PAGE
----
I don’t love ThredUp, but it’s better than nothing. Here’s my “store page.”


Poshmark is… truly born of the internet. Like ebay, you are in charge of creating your listings, but the lack of bidding makes the site feel more like an Amazon Seller Page. But it’s still not exactly that either.

In many ways, it’s an online yard sale for (women’s) attire and makeup. You create a “closet” using their app and display items for sale. You set the price but users can also make their own offers, which you can accept or reject. I tried selling on ebay in the days before I had a smartphone, which meant creating listings was a giant pain. The Poshmark app eliminates that giant painy-ness of creating listings upfront, but they cannot be edited from a computer which makes crafting thoughtful descriptions frustrating (for me at least).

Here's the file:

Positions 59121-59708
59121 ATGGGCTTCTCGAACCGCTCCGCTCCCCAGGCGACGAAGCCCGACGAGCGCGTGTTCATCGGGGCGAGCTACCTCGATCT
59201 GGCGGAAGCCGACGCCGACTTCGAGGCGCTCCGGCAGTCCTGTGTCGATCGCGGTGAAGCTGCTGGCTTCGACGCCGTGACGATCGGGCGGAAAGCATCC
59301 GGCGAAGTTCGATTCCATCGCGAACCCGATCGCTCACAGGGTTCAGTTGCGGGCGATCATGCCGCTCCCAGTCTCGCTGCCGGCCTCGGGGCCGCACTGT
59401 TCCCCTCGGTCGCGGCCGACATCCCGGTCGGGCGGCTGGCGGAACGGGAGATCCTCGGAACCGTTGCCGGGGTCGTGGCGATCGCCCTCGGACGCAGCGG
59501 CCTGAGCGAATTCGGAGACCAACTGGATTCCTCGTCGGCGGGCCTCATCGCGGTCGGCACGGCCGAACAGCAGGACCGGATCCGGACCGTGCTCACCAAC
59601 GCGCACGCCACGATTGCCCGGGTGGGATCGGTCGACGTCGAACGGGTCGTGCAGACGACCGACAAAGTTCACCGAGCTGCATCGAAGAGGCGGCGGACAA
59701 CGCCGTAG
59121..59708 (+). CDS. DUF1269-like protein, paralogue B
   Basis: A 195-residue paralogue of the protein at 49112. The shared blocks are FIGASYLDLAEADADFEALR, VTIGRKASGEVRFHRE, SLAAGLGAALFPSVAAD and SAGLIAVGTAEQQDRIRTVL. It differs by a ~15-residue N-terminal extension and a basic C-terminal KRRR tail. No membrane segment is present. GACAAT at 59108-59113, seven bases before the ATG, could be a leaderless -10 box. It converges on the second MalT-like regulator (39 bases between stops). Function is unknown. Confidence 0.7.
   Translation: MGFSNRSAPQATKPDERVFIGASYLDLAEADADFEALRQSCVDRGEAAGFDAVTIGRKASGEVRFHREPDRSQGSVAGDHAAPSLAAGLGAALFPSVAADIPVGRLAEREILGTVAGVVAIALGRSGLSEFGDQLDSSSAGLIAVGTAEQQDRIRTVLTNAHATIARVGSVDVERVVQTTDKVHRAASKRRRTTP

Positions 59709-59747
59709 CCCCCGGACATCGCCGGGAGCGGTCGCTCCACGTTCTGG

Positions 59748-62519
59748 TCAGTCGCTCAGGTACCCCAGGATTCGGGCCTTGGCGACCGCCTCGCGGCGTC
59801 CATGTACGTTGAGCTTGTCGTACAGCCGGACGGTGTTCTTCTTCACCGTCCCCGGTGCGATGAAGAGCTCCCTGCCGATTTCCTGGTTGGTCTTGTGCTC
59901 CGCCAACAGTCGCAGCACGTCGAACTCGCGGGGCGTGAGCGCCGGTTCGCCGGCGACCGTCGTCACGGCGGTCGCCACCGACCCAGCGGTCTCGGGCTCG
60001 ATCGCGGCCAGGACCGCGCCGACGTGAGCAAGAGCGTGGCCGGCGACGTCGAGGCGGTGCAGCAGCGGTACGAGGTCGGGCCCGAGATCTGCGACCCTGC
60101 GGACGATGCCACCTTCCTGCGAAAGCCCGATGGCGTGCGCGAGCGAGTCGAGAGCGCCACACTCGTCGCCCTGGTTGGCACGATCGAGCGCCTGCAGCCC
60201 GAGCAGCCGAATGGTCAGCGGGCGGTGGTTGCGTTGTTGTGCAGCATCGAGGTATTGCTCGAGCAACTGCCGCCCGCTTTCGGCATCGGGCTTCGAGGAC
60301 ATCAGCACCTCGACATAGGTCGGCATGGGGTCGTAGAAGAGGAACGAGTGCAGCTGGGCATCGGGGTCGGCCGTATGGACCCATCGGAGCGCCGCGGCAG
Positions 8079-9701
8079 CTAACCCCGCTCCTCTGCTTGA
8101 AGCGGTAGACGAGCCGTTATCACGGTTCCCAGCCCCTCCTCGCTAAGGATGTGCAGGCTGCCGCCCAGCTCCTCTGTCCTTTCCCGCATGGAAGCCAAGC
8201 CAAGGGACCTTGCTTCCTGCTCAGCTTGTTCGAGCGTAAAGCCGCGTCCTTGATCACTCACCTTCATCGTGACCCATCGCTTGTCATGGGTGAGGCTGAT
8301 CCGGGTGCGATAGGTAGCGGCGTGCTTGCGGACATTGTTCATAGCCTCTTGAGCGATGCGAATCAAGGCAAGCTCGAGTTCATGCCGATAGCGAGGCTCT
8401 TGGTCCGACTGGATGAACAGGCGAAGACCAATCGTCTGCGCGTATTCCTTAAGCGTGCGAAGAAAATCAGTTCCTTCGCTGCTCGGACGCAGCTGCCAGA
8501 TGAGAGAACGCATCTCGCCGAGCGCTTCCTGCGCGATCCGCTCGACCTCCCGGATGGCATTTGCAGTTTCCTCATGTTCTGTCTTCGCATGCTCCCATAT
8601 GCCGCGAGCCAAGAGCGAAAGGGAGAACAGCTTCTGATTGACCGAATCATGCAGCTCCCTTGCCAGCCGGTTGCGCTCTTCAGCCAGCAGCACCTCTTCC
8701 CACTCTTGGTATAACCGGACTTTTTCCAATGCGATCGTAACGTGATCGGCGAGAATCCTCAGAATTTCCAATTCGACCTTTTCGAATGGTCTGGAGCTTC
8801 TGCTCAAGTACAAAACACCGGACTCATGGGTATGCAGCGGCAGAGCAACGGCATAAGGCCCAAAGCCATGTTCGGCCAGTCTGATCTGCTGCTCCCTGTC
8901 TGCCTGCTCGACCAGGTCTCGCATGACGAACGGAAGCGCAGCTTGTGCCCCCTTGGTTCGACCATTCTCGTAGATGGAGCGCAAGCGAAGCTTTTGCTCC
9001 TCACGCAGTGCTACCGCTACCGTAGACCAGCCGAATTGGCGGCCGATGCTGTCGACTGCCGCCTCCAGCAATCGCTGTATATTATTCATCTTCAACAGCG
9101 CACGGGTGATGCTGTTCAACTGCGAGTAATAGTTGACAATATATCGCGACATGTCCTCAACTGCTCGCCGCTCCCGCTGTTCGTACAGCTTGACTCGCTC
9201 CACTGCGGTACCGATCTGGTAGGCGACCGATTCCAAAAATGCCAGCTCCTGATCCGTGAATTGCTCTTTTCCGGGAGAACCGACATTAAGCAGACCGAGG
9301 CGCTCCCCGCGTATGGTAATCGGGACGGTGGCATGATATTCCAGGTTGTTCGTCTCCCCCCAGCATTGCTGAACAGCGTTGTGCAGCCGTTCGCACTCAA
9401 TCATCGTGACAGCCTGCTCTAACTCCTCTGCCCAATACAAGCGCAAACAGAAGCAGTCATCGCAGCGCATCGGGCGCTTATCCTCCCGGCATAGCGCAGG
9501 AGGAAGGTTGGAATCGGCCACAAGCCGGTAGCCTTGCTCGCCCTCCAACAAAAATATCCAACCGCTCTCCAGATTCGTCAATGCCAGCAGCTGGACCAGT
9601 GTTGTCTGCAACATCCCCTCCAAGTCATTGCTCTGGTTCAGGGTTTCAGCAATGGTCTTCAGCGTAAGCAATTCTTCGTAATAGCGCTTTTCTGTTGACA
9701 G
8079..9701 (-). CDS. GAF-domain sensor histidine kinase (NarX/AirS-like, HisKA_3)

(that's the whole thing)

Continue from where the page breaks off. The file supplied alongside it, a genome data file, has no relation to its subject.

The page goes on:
I’m still not sure I understand Poshmark, if we’re being honest. It seems like it is 90% a social networking site and 10% an actual sales site. People leave comments, follow each other, share items, like items… but there doesn’t seem to be much actual buying going on! There are accounts and listings just dedicated to gaining more followers. Well the four items I’ve sold haven’t even been to followers. I don’t care about growing my follower count, I care about growing my customer count! I have 700 followers and have only sold 4 things!

Also there are items that are not “posh compliant” but you can’t tell that by reading their seller guidelines or searching items for sale, you have to hope someone who isn’t an asshole directs you to the year-old blog where they tell you what isn’t “compliant!” Three of the four items I’ve sold were apparently non-compliant, but I found that out after making the sale. Oops. Apparently I have one more non-complaint listing if you count the fact that I’m selling a bundle of ties because they aren’t “womenswear” but I’d fight someone on that. Ladies can be wearing neckties.